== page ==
Fraser Island Map

Fraser Island, situated adjacent to Hervey Bay, Queensland Is the largest sand island in the world. Named after shipwreck victim Eliza Fraser this World Heritage listed sub tropical island has a truly amazing array of natural wonders including beautiful rainforests, pristine lakes, endless surf beaches, immense sand blows, cliffs of coloured sands, crystal clear streams and vast stretches of mangroves.

For accommodation in resorts around the island try here: Fraser Island accommodation

The Island is 125km long and over 160,000 hectares in area. It was formed during the ice age when the prevailing winds transported the vast quantities of sand from New South Wales and deposited it along the coast of Queensland forming the island as we know it today.

In this fragile eco system the rainforest consists of huge satinay and brush box, kauri pines, piccabeen palms and the rare angiopteris fern which is one of the largest ferns in the world. All this growing in pure sand! There are some wonderful walking tracks through these areas to enable visitors to appreciate the unique beauty of the island.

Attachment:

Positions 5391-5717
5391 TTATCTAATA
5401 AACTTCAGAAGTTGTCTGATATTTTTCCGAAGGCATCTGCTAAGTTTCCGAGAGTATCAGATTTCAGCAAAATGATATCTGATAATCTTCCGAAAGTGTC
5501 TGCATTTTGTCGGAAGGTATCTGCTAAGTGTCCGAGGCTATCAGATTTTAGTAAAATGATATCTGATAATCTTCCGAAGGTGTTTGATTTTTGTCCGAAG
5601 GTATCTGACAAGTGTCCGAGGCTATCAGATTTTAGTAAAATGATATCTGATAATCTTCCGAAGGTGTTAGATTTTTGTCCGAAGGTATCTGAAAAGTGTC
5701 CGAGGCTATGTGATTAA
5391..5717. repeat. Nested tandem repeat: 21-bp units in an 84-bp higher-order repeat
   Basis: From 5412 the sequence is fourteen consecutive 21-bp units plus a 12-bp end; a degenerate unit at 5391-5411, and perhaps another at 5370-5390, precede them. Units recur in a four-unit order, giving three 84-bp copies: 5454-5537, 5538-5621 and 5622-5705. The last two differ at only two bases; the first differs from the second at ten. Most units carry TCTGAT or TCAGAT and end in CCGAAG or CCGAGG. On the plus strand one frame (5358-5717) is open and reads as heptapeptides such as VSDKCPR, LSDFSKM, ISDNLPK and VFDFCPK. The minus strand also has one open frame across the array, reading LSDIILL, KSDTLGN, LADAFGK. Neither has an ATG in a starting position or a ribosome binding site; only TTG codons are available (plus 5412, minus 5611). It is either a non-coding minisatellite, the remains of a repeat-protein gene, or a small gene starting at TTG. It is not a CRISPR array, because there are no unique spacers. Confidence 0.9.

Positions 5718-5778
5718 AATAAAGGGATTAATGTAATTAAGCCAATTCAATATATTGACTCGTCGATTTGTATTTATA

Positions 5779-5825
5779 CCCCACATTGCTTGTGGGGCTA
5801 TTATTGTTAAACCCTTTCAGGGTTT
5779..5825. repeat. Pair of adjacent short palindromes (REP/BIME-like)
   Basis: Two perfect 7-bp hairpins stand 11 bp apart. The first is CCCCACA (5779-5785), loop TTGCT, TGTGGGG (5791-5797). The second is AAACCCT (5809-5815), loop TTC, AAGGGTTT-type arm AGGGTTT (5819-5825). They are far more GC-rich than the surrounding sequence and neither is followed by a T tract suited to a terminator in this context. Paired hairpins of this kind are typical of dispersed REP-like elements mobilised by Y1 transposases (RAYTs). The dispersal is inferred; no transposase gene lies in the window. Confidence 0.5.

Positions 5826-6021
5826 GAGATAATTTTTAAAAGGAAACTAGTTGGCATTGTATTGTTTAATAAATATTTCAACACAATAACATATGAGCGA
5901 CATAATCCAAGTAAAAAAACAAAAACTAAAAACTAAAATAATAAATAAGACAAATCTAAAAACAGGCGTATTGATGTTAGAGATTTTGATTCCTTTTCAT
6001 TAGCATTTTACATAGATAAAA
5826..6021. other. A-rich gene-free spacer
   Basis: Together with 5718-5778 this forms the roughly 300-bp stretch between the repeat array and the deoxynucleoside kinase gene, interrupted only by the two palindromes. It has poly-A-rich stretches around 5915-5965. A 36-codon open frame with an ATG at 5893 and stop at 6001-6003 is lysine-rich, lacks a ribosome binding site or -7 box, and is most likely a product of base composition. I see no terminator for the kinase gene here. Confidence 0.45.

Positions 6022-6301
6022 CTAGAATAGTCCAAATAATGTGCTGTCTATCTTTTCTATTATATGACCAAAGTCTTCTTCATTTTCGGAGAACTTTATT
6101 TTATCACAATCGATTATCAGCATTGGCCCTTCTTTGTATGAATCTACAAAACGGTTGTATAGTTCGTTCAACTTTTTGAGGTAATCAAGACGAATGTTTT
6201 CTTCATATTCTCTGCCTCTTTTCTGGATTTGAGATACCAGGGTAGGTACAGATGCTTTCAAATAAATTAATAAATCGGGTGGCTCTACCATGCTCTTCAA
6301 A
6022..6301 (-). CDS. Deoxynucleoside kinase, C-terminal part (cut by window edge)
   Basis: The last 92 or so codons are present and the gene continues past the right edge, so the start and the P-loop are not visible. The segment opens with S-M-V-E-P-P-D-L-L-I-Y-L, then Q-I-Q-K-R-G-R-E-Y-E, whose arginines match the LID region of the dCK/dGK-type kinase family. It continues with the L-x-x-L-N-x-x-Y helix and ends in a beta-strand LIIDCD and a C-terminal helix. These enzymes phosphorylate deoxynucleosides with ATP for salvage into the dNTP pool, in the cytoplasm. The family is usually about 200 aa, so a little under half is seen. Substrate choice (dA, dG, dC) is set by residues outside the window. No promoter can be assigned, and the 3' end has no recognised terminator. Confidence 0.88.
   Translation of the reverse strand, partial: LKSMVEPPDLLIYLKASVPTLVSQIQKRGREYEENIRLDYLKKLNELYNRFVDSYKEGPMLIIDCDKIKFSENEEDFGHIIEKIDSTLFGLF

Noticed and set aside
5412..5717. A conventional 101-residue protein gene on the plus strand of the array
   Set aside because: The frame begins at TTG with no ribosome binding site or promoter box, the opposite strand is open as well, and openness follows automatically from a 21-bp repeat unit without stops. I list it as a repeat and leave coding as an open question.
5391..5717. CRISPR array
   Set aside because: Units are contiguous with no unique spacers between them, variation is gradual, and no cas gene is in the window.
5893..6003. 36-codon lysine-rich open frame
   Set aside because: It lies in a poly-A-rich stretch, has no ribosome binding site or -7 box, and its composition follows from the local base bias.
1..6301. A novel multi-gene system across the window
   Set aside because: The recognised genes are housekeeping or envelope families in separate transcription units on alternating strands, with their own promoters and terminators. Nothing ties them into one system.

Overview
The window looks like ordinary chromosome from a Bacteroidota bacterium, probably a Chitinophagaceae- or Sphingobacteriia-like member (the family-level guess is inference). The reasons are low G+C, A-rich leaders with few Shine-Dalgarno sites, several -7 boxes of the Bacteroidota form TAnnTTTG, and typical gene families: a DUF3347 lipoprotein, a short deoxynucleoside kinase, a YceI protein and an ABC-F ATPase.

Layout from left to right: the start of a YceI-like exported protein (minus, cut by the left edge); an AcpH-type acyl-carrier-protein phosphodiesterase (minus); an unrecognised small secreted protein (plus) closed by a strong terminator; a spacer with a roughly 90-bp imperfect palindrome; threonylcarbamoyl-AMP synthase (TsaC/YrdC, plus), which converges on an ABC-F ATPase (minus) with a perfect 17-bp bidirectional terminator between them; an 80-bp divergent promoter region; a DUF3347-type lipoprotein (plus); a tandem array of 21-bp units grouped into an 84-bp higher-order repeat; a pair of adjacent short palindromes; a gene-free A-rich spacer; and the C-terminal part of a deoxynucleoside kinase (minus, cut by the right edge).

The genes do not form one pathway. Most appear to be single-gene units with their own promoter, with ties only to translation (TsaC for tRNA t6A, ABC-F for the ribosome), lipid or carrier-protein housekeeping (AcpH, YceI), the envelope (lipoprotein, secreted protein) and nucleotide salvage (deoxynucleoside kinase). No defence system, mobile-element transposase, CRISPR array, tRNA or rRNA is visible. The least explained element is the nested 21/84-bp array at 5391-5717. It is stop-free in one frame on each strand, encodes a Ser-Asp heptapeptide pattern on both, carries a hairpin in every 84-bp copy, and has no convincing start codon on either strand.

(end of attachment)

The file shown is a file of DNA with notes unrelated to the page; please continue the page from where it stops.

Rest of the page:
It would be hard to imagine lakes clearer than those on Fraser Island. The water is so pure that the 40 or so lakes support relatively little life.

There are three types of lakes on Fraser, window, barrage and perched lakes. Window lakes occur when the ground drops below the water table. The fine white sandy base acts as filters, giving the water its clarity.

There are several window lakes including Yankee Jack, Ocean lake and Lake Wabby. Lake Wabby is also termed a barrage lake, which is formed by the damming action of a sandblow blocking the waters on a natural spring.

Wabby is relatively close to the ocean side of the Island and unlike the other lakes it supports several varieties of fish. It is also a good example of the sandblow phenomena, gradually encroaching on the deep green waters of Wabby as the sandblow makes its gradual progress westward across the island.

Swimmers in the lake should not run and dive off the sandblow - the water is very shallow close to the edge of the lake. Perched lakes occur above the water table. Saucer-shaped depressions with a hard, impervious base of organic matter and sand, form a catchment for the rain eventually creating the lake.

Each of the lakes has its own particular character. Mysterious, moody and beautiful, they are excellent subjects for photography, great places to see birds, other fauna and flora and a welcome oasis for the hot summer days. Scenic 4wd circuits and walking tracks in the southern half of the island take in some of the largest of the lakes including McKenzie, Birrabeen, Benaroon and Boomanjin. There is a walking track to Lake Wabby From the beach.

This is just a small example of information that is contained within the Map available for purchase, this map is a informative guide for visitors to Fraser island.